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        hisilome wrote:
        > While I agree that this is by and large the best (mostly)
        > orthographic English full mode there is,

        I prefer the r-representation with óre alone (and consequently the
        w-representation with rómen) as in DTS 10 and 13.

        Danny Andriës wrote (in message #651):
        > > > ou, ow = anna + following w sign

        hisilome commented:
        > Why not mark "oo" and "ou/ow" with an asterisk? While the assigned
        > tengwa/tehta combinations certainly seem logical, I cannot find
        > these two spellings attested anywhere in the three versions of the
        > King's Letter (English part).

        Maybe he's confused it with DTS 10 and 13 where we have many instances
        of both sounds? I believe there's no problem about using certain
        spellings from DTS 10/13 as evidence for the spelling of the King's
        Letters and vice versa, since they're basically the same.

        > > The choice between 'rómen' and 'óre' follows the usual rules (i.
        > > e. 'óre' before consonants, before silent 'e' and at the end of a
        > > word;
        >
        > Not necessarily, it seems. Sometimes rómen is used before a silent
        > "e", as consistently seen in the phrase "Mayor of the SHIRE".
        > Furthermore, word-final "r" is _usually_ also spelt with rómen if
        > the next word begins with a vowel (i.e. pronounced "r" is as a rule
        > spelled with rómen, even at the end of words).

        That's true.

        > Notice also that once (third copy) the "re" in "Shire" is spelt with
        > óre - yanta (but that is probably just a "slip-up").

        I'd agree it's a slip-up.

        ---------------------------
        j. 'mach' wust
        http://machhezan.tripod.com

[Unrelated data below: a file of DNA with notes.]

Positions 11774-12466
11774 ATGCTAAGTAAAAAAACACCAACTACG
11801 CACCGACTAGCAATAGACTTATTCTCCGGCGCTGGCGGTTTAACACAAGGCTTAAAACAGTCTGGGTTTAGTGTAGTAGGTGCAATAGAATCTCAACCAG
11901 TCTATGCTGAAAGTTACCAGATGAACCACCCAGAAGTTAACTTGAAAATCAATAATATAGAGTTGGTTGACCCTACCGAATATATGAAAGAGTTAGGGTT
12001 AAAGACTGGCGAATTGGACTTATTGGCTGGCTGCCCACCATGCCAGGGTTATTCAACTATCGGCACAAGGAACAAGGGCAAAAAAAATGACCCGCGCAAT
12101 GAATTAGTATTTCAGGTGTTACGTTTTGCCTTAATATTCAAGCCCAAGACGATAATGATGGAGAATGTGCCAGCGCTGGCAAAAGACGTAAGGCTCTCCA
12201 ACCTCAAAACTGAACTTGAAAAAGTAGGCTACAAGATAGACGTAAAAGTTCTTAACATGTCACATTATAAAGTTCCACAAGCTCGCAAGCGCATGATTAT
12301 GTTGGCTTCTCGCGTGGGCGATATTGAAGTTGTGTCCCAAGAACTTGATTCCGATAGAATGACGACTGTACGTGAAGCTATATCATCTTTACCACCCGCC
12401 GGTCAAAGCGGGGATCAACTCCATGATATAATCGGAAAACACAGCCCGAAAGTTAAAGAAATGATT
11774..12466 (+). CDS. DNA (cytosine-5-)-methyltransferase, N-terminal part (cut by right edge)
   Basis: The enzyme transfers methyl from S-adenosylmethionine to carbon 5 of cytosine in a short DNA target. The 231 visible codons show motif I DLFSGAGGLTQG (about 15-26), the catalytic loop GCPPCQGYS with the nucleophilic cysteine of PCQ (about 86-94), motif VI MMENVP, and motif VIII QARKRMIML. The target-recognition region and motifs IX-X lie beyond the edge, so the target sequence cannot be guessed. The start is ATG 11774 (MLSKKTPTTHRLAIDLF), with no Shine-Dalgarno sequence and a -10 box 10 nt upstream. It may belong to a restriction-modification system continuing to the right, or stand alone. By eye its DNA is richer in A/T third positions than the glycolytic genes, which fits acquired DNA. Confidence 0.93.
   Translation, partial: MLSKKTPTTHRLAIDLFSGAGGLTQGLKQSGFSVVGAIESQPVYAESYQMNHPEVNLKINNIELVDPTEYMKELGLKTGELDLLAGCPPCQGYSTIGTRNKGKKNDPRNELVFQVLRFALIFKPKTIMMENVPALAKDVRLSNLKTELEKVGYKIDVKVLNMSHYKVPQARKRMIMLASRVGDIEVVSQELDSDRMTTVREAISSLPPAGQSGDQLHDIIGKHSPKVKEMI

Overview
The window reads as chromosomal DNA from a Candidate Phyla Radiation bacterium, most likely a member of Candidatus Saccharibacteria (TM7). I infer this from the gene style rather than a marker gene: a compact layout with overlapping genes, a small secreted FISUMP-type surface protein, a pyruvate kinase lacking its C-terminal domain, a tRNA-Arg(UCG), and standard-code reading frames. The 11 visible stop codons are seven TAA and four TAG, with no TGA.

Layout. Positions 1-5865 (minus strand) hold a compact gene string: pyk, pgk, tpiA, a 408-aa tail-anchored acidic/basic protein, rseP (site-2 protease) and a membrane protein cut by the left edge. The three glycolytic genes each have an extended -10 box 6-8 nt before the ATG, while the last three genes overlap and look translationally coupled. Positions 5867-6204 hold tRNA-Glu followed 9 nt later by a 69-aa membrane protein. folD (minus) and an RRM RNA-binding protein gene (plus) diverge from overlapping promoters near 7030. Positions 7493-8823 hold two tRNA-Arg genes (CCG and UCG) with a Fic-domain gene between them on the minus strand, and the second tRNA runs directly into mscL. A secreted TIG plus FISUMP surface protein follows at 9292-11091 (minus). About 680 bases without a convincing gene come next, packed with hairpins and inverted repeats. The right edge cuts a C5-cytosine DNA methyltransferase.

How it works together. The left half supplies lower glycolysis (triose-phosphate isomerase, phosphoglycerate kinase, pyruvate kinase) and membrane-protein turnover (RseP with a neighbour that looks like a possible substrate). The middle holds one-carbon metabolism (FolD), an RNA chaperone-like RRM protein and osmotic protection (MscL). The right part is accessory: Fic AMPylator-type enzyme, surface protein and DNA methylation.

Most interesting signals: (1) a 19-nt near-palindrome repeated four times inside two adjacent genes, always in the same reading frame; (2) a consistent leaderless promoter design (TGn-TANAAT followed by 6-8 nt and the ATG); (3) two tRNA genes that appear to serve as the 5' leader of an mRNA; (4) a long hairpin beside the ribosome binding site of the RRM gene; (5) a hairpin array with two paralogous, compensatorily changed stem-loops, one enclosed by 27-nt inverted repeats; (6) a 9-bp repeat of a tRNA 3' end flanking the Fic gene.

---------------------------
      • Dave
        j_mach_wust wrote: I prefer the r-representation with óre alone (and consequently the w-representation with rómen) as in DTS 10 and 13. [Yes, that
        Message 3 of 9 , Nov 1, 2004
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          j_mach_wust wrote:<>

          I prefer the r-representation with óre alone (and consequently the
          w-representation with rómen) as in DTS 10 and 13.

          [Yes, that certainly simplifies matters.]

          Danny Andriës wrote (in message #651):
          > > > ou, ow = anna + following w sign

          hisilome commented:
          > Why not mark "oo" and "ou/ow" with an asterisk? While the assigned
          > tengwa/tehta combinations certainly seem logical, I cannot find
          > these two spellings attested anywhere in the three versions of the
          > King's Letter (English part).

          Maybe he's confused it with DTS 10 and 13 where we have many instances
          of both sounds? I believe there's no problem about using certain
          spellings from DTS 10/13 as evidence for the spelling of the King's
          Letters and vice versa, since they're basically the same.

          <>[I have no problem with doing so either. But Danny Andriës said his
          suggestions were based solely on the King's Letter, that's why I was
          confused.]
          <>
          > Notice also that once (third copy) the "re" in "Shire" is spelt with
          > óre - yanta (but that is probably just a "slip-up").

          I'd agree it's a slip-up.

          [BTW, still waiting for somebody's comments on the "R-rule" (if any) in
          the Full Mode of Gondor (message 4304):-). Really no pattern at all?]

          Hisilome